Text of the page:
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Elpis Israel
by Dr. John Thomas

It is the animal body purified, not evaporated into gas, or vapour.

It is a bloodless body; for in the case of Jesus he had poured out his blood on the cross.

The life of the animal body is in the blood; but not so that of the spiritual body: the life of this resides in that mighty power which suspends "the earth upon nothing," and is diffused through the immensity of space.

When the Lord Jesus said, "A spirit hath not flesh and bones as ye see me have," he did not mean to say that a spiritual body had not; but a spirit such as they thought they saw.

"They supposed they had seen a spirit".

In the received reading the same word, pneu`ma, is used here as in the text which speaks of Jesus as "the Lord the Spirit"; but evidently, not in the same sense.

Indeed, the reading in Griesbach's edition of the original text is clearly the correct one.

The word rendered spirit is properly favntasma, a phantom or mere optical illusion; and not pneu`ma, spirit.

When Jesus walked upon the sea both Matthew and Mark make use of the same phrase as Luke, and say that the disciples when they saw him, "supposed they had seen a spirit, and they cried out for fear".

In both these places the word is phantasma, and not pneuma.

Having affirmed that man stands related to two kinds of body, the apostle gives us to understand, that in the arrangements of God the spiritual system of things is elaborated out of the animal, and not the animal out of the spiritual.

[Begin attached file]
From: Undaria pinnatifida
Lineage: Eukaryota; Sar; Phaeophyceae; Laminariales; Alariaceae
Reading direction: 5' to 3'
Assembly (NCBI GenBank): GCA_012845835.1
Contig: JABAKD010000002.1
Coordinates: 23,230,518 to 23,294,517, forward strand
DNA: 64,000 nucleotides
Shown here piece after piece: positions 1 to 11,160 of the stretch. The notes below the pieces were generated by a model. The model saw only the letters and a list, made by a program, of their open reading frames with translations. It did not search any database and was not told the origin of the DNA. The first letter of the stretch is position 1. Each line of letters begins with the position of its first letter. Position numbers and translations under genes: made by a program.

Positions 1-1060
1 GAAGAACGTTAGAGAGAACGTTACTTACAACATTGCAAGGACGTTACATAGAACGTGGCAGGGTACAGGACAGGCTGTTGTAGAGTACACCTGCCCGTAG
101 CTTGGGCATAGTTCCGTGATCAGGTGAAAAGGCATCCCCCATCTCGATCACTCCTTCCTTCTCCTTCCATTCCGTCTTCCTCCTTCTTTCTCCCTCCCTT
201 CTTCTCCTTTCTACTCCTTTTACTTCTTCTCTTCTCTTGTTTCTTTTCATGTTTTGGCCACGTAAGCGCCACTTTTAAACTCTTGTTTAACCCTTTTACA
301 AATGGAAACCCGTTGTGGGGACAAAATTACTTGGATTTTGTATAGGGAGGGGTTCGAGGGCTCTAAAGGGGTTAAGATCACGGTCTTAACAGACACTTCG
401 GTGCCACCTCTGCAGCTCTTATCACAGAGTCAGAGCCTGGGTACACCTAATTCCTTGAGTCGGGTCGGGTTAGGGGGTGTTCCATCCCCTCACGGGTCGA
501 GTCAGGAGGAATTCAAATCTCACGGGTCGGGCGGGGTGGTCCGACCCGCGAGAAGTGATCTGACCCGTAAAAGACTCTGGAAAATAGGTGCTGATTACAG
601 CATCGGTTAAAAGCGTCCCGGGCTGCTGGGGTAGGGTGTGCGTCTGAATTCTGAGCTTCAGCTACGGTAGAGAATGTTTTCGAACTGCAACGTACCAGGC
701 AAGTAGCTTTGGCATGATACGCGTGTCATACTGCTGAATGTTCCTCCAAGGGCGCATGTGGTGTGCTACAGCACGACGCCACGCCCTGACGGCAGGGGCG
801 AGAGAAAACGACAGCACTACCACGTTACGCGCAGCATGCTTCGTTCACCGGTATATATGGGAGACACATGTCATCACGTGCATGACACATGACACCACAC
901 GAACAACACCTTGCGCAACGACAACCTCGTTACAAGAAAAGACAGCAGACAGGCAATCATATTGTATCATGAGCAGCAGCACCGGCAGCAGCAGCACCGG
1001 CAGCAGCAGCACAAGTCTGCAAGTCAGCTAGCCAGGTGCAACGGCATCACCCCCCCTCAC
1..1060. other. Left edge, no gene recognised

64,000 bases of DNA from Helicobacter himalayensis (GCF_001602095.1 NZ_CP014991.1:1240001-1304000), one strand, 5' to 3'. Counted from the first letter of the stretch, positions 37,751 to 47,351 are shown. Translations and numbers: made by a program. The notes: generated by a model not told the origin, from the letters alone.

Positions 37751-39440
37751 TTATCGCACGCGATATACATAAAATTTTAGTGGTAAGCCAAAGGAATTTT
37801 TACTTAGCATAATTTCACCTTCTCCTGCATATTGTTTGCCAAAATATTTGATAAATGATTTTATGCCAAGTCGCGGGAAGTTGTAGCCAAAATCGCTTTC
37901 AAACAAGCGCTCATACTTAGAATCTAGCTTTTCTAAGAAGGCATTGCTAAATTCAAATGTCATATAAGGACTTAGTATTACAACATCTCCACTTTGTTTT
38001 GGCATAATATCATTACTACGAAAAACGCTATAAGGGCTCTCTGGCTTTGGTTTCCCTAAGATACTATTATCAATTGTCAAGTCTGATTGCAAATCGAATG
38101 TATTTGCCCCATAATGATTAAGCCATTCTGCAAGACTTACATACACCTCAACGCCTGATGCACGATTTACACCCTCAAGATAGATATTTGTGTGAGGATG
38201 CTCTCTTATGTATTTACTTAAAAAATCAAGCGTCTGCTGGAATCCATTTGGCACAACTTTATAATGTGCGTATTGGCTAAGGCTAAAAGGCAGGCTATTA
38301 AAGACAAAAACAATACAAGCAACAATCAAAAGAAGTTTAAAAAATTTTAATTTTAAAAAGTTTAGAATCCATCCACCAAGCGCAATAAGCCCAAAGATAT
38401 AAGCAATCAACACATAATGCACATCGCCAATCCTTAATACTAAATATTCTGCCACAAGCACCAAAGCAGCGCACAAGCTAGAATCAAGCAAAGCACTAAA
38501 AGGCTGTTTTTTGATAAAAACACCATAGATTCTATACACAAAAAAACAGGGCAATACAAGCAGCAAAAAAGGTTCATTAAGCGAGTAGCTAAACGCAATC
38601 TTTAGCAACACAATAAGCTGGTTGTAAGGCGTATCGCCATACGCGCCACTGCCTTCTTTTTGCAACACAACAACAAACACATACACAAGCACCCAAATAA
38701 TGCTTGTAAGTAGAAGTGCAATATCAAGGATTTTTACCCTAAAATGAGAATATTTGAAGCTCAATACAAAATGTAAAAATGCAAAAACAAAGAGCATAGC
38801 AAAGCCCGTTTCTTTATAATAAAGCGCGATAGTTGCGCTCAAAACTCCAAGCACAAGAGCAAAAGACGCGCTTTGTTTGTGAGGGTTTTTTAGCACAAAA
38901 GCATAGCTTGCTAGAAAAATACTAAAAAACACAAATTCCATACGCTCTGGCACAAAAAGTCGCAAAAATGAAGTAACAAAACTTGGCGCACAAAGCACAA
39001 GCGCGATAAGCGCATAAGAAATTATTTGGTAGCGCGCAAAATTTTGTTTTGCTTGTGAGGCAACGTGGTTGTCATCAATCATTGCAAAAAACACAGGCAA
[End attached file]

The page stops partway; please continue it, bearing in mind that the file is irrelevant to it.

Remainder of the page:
The natural world is the raw material, as it were, of the spiritual; the bricks and mortar, so to speak, of the mansion which is to endure for ever.

In relation to human nature, two men are presented as its types in the two phases it is to assume.

These Paul styles "the First Adam," and "the Last Adam," or "the first man," and "the second man".

The former, he terms "earthy"; because he came from the ground, and goes thither again: and, the latter, "the Lord from heaven"; because, being "known no more after the flesh," he is expected from heaven as the place of his final manifestation in "the body of his glory".

Then, says John, "we shall be like him".

If, therefore, we have been successful in depicting the Lord as he is now, while seated at the right hand of God; namely, an incorruptible, honourable, powerful, living person, substantial and tangible, shining as the sun, and able to eat and drink, and to display all mental and other phenomena in perfection: if the reader be able to comprehend such an "Image of the invisible God," he can understand what they are to be, who are accounted worthy to inherit His kingdom.

Therefore, says Paul, "As we have borne the image of the earthy, we shall also bear the image of the heavenly," or, Lord from heaven.

This corporeal change of those, who have first been morally "renewed unto knowledge after the image of him that hath created them" from "sinful flesh" into spirit, is an absolute necessity, before they can inherit the Kingdom of God.

When we come to understand the nature of this Kingdom, which has to be exhibited in these pages, we shall see that it is a necessity which cannot be dispensed with.

"That which is corruptible cannot inherit incorruptibility," says the apostle.

This is the reason why animal men must die, or be transformed.

Our animal nature is corruptible; but the Kingdom of God is indestructible, as the prophet testifies, saying, "It shall never be destroyed, nor left to other people; but shall stand for ever".